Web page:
Most historical monuments in Vienna honour monarchs and musicians, with a few soldiers, writers and artists thrown in for good measure. The Liebenberg monument is one of the exceptions.
- Honours Liebenberg’s role as mayor during the siege of Vienna
- Granite and bronze work unveiled in 1890
- See also
A mayor for trying times
(The monument with the Pasqualatihaus behind on the right)
Where the UK has 1066, Vienna has 1683.
That year, the Ottoman empire laid siege to the city and came THIS close to taking the jewel of the Habsburg empire. The change of ownership would have sent European history off in a completely different direction.
The Ottoman defeat came about through the arrival of a relief army led by the Polish king Jan Sobieski. But the city’s survival until then owed much to the endurance of its population and the leadership of its mayor: Johann Andreas von Liebenberg (1627-1683).
(Incidentally, Liebenberg never lived to see Vienna’s triumph. He died a couple of days before Sobieski’s arrival.)
Fast forward to just prior to the 200th anniversary of the siege. As you can imagine, the date had various factions floating different ideas about how best to commemorate the momentous occasion.
(The obelisk is made of Swedish granite)
One of the ideas that eventually came to fruition (following a checkered history and the efforts of a private initiative) was to erect a monument to Liebenberg: an obelisk honouring his role in the eventual victory but with a latent nod of appreciation in the direction of Vienna’s citizens, too.
This might seem a rather obvious choice, but imperial Vienna was not used to simple citizens getting the kind of sculpted recognition normally afforded military leaders and Holy Roman Emperors.
The location just off Mölkerbastei had a special resonance.
The site lay next to one of the very few parts of the old city walls still remaining; urban expansion post-1850 saw almost all the fortifications that held the Ottomans at bay replaced by the Ringstrassen roads.
(They allegedly positioned the lion closer to the plinth on the advice of Emperor Franz Joseph)
The grand buildings that went up around Vienna’s Ringstrassen kept many sculptors busy with statues and similar. One such artist was Johann Silbernagl, who designed the Liebenberg monument along with architect Franz von Neumann.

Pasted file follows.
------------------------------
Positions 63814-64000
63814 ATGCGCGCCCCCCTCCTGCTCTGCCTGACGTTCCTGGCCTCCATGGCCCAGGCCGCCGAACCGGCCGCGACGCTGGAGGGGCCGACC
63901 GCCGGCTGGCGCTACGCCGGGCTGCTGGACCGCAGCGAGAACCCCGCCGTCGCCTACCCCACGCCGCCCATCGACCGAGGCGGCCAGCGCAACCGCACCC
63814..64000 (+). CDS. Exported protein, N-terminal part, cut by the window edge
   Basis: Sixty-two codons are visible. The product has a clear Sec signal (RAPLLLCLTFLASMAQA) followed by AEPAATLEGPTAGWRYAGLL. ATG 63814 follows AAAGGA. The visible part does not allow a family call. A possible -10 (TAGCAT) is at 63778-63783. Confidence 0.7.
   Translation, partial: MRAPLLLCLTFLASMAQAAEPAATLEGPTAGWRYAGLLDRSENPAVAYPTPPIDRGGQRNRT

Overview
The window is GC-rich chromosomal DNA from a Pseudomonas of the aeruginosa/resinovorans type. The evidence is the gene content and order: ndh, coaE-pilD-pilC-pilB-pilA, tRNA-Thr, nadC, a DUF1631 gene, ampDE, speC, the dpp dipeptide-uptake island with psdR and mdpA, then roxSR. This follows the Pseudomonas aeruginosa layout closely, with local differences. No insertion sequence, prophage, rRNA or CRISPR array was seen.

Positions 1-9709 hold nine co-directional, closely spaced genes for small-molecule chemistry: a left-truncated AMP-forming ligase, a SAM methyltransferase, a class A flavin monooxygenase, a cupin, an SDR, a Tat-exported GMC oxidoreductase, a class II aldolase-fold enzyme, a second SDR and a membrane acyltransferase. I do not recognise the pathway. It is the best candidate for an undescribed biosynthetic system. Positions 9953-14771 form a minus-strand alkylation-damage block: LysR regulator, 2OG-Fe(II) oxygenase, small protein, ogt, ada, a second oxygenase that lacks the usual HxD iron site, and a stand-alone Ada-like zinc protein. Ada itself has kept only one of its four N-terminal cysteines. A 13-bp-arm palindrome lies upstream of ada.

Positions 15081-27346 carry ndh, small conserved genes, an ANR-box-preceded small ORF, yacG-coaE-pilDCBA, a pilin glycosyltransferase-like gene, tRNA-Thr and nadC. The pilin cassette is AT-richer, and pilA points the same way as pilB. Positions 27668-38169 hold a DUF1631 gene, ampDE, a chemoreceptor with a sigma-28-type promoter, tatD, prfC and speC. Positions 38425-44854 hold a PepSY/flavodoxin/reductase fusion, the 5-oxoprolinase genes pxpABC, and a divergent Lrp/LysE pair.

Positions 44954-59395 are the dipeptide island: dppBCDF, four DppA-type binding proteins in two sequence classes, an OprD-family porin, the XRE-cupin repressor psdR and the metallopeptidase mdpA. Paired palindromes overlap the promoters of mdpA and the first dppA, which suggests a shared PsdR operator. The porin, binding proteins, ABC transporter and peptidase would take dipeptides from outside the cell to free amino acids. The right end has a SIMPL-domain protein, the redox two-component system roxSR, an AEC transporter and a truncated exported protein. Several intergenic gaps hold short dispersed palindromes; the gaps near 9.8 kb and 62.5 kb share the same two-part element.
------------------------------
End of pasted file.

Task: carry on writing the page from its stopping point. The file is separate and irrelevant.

Both the obelisk itself and its stepped plinth are made of granite. One side has a bronze statue of a lion holding a paw on a battered Ottoman shield (an allegory that needs no explanation).
(The side reliefs have spoils/images of war)
That same side includes a portrait relief of Liebenberg with two bronze winged figures holding the laurel and oak wreath that rings the former mayor. An inscription below the relief reads:
Johann Andreas von Liebenberg, mayor of Vienna in the year 1683.
The reverse side has the city crest and an inscription expressing Vienna’s gratitude for its former leader’s courage and resilience under considerable hardship.
Decorative reliefs with military motifs and trophies mark the two other sides.
(Victoria in all her glory)
A bronze figure of Victoria, the winged Roman Goddess of Victory, tops the obelisk. She’s holding up another laurel wreath.
Work on the monument took several years, with the official handover to the city taking place on September 12th, 1890 (207 years to the day after the lifting of the siege).
According to a newspaper report of the time, the sun broke through the clouds just at the moment of the unveiling.
The guest list included Liebenberg’s descendants and leading officials of the empire, though Emperor Franz Joseph himself was in Hungary at the time. Not a snub, I think, given that the emperor made a sizeable donation to fundraising efforts for the monument.
How to get to Liebenberg
The monument lies just a stone’s throw from Schottentor station, which is a stop on the U2 subway.
Schottentor is also the starting point for various tram lines (37, 38, 40, 41, 42, 43 and 44) and a stop on others (the 1, D and 71 trams that go at least part way around the Ringstrassen).
Address: Mölker Bastei 8, 1010 Vienna